(2)Notwithstanding any other law, if the plaintiff had acted in propria persona in filing a complaint that includes a gender discrimination claim, including, but not limited to, a claim brought under Section 51 or 51.6, a small business defendant who is served with a Notice of Substitution of Counsel shall have 30 days to file an application for a stay and an early evaluation conference.  The application may be filed prior to or after the defendant's filing of a responsive pleading or other initial appearance in the action that includes the claim, except that an application may not be filed in a claim in which an early evaluation conference or settlement conference has already been held on the claim.

(c)(1)An application for an early evaluation conference and stay by a small business defendant shall include:

(A)A signed declaration stating that the defendant is a small business that employs 25 or fewer employees and meets the gross receipts eligibility criteria provided in paragraph (1) of subdivision (b) of Section 55.66 and that all alleged gender discrimination violations giving rise to the claim have been corrected, or will be corrected, within 30 days of the complaint being served upon the defendant.

(B)Evidence that shows correction of all violations within 30 days of the service of the complaint and that was served upon the plaintiff with the reply unless the application is filed prior to completion of the corrections.  In that event, the evidence shall be provided to the court and served upon the plaintiff within 10 days of the court order as provided in paragraph (4) of subdivision (d).  This paragraph shall not be construed to extend the permissible time under subdivision (b) of Section 55.66 to make the corrections.

(C)Both of the following, which shall be confidential documents filed only with the court and not served upon or available to the plaintiff:

(i)Proof of the defendant’s number of employees, as shown by wage report forms filed with the Employment Development Department.

(ii)Proof of the defendant’s average gross receipts for the previous three years, or for the existence of the business if less than three years, as shown by a federal or state tax document.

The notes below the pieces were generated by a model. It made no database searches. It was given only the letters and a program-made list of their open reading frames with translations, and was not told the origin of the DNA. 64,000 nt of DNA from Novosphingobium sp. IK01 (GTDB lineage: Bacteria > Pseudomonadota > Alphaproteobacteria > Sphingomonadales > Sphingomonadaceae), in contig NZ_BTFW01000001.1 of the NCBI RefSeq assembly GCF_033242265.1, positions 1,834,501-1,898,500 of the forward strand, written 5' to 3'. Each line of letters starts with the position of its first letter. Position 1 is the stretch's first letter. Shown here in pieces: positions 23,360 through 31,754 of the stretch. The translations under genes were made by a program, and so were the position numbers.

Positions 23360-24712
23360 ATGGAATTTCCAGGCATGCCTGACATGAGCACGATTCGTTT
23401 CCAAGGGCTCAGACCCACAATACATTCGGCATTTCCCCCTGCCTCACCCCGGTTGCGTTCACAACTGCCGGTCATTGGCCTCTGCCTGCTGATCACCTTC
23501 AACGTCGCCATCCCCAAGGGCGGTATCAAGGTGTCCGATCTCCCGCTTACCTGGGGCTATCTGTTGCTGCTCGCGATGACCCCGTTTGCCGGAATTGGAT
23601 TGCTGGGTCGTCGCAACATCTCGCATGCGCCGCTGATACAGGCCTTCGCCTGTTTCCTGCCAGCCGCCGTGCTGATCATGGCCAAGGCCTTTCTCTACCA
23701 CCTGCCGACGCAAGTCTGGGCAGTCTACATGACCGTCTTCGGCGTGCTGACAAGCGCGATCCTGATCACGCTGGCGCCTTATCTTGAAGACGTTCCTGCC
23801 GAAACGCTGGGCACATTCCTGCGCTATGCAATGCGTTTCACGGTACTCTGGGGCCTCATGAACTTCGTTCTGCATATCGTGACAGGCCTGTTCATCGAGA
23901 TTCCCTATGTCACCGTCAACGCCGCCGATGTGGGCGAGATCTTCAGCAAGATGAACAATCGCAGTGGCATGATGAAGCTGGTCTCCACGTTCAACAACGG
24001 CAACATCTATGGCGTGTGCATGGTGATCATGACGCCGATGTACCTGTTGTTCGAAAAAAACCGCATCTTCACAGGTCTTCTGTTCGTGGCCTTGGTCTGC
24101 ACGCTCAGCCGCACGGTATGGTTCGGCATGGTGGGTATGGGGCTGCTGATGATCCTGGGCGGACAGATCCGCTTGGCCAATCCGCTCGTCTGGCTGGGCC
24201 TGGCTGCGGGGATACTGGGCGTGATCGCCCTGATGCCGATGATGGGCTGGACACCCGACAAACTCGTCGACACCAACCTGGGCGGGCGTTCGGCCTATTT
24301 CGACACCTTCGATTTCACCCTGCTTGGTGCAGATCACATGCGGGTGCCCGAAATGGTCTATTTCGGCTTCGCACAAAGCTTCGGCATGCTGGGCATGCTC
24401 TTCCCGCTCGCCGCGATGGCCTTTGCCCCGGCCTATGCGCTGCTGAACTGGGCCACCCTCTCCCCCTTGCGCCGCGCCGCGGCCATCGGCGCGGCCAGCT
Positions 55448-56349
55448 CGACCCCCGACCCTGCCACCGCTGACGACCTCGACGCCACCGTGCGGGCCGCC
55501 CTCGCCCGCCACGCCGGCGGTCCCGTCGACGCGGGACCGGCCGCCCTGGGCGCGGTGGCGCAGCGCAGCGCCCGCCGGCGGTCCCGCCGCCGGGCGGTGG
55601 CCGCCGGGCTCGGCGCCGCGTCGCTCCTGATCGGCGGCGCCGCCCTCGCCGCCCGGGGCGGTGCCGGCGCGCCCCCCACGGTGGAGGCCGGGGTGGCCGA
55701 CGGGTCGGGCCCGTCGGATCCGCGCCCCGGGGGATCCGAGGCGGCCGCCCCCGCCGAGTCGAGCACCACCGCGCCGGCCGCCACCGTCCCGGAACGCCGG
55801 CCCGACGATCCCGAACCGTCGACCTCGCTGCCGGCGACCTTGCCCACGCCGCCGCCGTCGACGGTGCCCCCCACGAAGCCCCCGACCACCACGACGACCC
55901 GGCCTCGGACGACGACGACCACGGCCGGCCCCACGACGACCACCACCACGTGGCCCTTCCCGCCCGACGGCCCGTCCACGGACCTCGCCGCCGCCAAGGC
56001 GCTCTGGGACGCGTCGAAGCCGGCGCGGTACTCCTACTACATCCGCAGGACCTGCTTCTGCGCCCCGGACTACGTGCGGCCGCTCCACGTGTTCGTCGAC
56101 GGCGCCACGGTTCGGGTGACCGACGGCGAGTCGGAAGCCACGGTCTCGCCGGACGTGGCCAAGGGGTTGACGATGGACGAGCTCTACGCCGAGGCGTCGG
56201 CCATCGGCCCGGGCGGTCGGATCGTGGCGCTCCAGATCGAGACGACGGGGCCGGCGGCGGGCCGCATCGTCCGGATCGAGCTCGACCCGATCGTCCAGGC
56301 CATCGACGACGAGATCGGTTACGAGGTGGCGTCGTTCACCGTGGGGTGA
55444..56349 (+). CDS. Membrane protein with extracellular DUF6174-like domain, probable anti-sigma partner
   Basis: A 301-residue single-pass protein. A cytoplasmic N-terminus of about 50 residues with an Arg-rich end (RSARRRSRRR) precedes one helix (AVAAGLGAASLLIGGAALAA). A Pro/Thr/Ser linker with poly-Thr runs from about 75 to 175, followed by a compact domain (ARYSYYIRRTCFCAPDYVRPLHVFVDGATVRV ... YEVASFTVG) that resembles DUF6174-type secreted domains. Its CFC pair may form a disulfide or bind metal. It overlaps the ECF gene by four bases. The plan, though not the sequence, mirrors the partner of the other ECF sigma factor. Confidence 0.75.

(2)Provisional request and notice forms may be used and filed by a small business defendant until forms are adopted by the Judicial Council for those purposes pursuant to subdivision (i).

(3)Provisional request and notice forms and subsequent Judicial Council forms shall include the defendant’s declaration of proof of service of the application, the notice of the court’s order, and the court's order pursuant to subdivision (d).

(d)Upon the filing of an application for stay and early evaluation conference by a small business defendant, the court shall immediately issue an order that does all of the following:

(1)Grants a 90-day stay of the proceedings with respect to the gender discrimination claim.

(2)Schedules a mandatory early evaluation conference for a date as soon as possible from the date of the order, but in no event later than 70 days after issuance of the order, and in no event earlier than 50 days after the filing of the request.

(3)Directs the parties, and any other person whose authority is required to negotiate and enter into settlement, to appear in person at the time set for the conference.  Appearance by counsel shall not satisfy the requirement that the parties or those with negotiation and settlement authority personally appear, provided, however, that the court may allow a party who is unable to attend in person for good cause to participate in the hearing by telephone or other alternative means or through a representative authorized to settle the case.

(4)Directs a small business defendant who has filed a declaration stating that the violation or violations have been corrected, or will be corrected within 30 days of service of the complaint to file with the court and serve on the plaintiff within 10 days after issuance of the court order evidence of correction of the violation or violations, if that evidence showing correction was not filed previously with the application and served on the plaintiff.

(5)Directs the plaintiff to file with the court and serve on the defendant at least 15 days before the date of the conference a statement that includes, to the extent reasonably known, for use solely for the purpose of the early evaluation conference, all of the following:

(A)An itemized list of the specific claims that are the basis of the claimed violations constituting the basis of the gender discrimination claim in the plaintiff's complaint.

(B)The amount of damages claimed.

(C)The amount of attorney’s fees and costs incurred to date, if any, that are being claimed.

(D)Any demand for settlement of the case in its entirety.

(e)(1)A party failing to comply with any court order may be subject to court sanction at the court’s discretion.

(2)The court shall lift the stay when a small business defendant has failed to file and serve the evidence showing correction of the violation or violations as required by law.

(3)The court may lift the stay at the conclusion of the early evaluation conference upon a showing of good cause by the plaintiff.  

(f)All discussions at the early evaluation conference shall be subject to Section 1152 of the Evidence Code.  It is the intent of the Legislature that the purpose of the evaluation conference shall include, but not be limited to, evaluation of all of the following, as applicable: